When I say the Wagyu had our group absolutely drooling, that is not in any shape or form a hyperbole. The running commentary which was consistently repeated was “God Damn….” and the whole group even concluded that it may have been the best steak they’d had. Paired with a sauce au poivre, the flavours were stunning. In hindsight, we should have had the steak medium instead of medium rare due to the amount of fat in the meat. Nevertheless, it was the best steak we had ever had. The wagyu was incredibly well marbled and the meat’s consistency was perfection - that cow did not have a day’s exercise in her life.
I absolutely devoured the market fish which was cooked in a Normandy sauce that gave it such a beautifully buttery and creamy texture topped off with sauteed mushrooms.
The king crab pappardelle was also a great addition, being more subtle in taste but breaking up the textures and flavours of the other dishes. I am partial to a pasta dish too, so I may have been guilty of polishing this one off.
At this point, the meal was absolutely bussin’ (me, a millennial, aiming to keep up with Gen Z Tik Tok speak….), was eager to try the desserts. We first tried the Rum Baba ($16) which was a light sponge cake coated in a vanilla chantilly and served with candied orange. The group really liked this dessert, but as I’m not a huge fan of rum, I didn’t find it absolutely delectable. Next was the Crema Catalana ($16) which is a variation of the creme brulee derived from Catalonia. This was a great dessert and a real hit amongst the rest of the table but it wasn’t my favourite of the lot, but that’s only because next came two that for lack of better words, blew my mind. The Baked Alaska ($16) was essentially like a bombe Alaska (and I love meringue-based desserts) with Neapolitan ice cream served within it. We were fighting over who could finish this dessert because the flavours were exquisitely paired. The strawberry sorbet had a tartness to it that kept it fresh, clean and leaving you wanting more.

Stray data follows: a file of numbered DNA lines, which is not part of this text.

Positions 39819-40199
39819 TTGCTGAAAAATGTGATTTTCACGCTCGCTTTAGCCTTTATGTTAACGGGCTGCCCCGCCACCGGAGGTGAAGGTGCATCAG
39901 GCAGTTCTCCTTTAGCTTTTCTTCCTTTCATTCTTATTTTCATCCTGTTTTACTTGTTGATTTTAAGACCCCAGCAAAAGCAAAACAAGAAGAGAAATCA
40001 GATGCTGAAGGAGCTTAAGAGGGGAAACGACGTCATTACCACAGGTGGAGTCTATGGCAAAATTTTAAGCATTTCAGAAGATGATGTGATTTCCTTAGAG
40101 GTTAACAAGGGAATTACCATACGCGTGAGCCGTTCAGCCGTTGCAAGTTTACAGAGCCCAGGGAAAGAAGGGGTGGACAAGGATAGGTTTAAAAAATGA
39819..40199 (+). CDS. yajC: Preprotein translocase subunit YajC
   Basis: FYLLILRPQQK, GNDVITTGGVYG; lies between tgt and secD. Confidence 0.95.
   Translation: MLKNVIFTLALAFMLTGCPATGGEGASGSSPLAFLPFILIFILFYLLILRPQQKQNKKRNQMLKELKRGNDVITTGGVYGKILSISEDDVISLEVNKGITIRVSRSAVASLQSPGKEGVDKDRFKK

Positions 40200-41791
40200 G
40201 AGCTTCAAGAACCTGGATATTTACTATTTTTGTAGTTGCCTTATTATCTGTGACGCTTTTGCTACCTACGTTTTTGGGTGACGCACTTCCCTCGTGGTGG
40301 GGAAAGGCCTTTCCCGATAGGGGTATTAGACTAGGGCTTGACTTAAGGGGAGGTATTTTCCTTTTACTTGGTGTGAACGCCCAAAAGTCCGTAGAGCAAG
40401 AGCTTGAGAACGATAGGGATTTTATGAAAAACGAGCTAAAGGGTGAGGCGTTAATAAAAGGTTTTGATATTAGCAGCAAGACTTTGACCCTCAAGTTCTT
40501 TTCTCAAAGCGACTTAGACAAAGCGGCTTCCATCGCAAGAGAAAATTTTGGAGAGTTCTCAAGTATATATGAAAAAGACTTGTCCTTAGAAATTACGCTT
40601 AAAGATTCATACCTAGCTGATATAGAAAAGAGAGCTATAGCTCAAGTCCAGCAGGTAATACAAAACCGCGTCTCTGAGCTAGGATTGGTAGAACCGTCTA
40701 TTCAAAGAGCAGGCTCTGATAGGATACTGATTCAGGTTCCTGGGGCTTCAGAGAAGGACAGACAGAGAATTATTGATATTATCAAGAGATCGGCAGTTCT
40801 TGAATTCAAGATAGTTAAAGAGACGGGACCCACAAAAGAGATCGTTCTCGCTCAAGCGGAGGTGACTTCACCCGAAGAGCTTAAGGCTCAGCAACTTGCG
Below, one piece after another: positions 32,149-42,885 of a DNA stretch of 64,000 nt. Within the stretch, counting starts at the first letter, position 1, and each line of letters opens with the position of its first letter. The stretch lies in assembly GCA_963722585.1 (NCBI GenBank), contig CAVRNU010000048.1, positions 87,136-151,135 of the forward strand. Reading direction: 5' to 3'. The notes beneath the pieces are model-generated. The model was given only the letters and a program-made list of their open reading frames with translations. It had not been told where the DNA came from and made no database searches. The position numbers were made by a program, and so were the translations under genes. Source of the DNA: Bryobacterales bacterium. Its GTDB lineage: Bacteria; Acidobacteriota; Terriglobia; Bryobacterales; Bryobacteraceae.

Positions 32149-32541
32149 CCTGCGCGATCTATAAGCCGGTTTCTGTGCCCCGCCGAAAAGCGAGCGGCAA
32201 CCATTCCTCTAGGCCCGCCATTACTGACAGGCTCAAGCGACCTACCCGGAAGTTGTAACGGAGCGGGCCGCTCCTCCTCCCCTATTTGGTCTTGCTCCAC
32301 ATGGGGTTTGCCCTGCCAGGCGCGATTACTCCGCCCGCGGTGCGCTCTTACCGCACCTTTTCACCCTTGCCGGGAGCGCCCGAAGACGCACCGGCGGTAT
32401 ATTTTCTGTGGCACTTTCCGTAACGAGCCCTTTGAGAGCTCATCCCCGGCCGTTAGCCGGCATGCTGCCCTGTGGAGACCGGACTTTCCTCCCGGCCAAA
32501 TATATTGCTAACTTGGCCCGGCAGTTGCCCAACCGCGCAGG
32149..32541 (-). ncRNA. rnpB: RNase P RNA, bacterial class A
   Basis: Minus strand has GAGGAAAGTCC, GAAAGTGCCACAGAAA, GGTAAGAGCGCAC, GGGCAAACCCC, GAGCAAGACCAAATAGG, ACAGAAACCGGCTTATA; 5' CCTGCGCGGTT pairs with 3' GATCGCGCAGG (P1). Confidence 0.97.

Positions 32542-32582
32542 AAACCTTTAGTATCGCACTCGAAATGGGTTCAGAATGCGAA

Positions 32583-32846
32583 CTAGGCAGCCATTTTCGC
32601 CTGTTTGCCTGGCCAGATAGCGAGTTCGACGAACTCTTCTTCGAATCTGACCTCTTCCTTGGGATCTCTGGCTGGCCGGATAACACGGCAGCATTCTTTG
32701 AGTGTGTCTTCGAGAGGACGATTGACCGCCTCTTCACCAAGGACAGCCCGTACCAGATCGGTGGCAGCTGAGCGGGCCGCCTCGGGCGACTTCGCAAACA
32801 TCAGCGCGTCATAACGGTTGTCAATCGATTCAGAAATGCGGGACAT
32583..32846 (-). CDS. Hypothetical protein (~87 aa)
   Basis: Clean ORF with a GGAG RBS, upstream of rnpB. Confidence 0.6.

After devouring such a delectable meal, we were keen to learn from Josh whether there were any other cool new projects or openings on the horizon. Josh answered, “Helen and I will be kept busy with the new opening of GILT, together with Onslow and The Oyster Inn. But we’ll never say never!”.
Josh has had a massive rate of success with openings, with past openings that are coveted (and some of my personal favourites) like Oyster Inn and Rata in Queenstown. Having the perseverance and passion to consistently put into projects is phenomenal.
For the PQQ
For price, I give Gilt a 8.5. There is a price tag attached to it, but the restaurant and the dining style is high class and the prices aren’t unreasonable with that in mind. Dishes such as the wagyu, the market fish, the king crab pappardelle and the half dozen oysters were extremely well priced for what they were offering from my perspective and the quality of the food. For quality, this gets a 9.5. I am not exaggerating when I say there were dishes that absolutely had us salivating and scraping the plate. The pairing of some of the flavours is a true testament to Josh and Helen’s vision. For quantity, Gilt gets a 7.5 as the portions are great for sharing style plates, although it likely works better to share as a group of 2 (rather than our party size of 4), which left us wanting a little more. Coming to an 8.5 on the PQQ scale, we could not rave MORE about Gilt.
It stood true to my expectation of it being THE opening of 2023, and definitely one to write home about.